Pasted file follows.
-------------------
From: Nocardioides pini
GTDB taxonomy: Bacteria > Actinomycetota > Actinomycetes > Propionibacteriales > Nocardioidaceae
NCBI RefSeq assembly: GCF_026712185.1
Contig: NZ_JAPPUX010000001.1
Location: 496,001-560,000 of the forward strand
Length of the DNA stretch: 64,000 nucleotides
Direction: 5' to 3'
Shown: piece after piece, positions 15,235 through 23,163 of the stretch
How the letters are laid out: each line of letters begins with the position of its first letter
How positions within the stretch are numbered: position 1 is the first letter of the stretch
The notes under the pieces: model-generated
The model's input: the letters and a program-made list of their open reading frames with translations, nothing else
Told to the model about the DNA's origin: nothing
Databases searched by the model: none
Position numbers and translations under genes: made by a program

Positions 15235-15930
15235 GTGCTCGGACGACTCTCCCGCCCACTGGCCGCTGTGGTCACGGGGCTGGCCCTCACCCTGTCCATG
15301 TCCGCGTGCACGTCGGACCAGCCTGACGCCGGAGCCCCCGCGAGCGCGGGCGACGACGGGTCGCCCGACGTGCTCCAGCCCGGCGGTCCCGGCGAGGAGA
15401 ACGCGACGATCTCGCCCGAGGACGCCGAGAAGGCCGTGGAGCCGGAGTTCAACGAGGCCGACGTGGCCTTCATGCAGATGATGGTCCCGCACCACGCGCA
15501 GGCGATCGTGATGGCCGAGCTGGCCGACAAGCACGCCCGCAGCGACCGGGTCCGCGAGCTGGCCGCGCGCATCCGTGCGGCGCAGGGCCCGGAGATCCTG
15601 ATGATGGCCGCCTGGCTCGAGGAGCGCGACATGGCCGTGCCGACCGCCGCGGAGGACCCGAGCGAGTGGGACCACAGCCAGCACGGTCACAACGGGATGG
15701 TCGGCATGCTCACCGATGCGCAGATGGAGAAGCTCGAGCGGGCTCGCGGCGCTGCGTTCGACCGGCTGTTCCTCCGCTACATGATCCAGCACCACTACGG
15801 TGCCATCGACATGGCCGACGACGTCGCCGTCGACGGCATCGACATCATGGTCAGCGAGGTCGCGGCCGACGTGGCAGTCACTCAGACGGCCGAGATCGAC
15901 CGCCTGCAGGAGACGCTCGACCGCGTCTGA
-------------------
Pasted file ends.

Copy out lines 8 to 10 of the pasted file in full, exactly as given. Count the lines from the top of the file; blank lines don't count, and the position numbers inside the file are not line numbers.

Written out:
Shown: piece after piece, positions 15,235 through 23,163 of the stretch
How the letters are laid out: each line of letters begins with the position of its first letter
How positions within the stretch are numbered: position 1 is the first letter of the stretch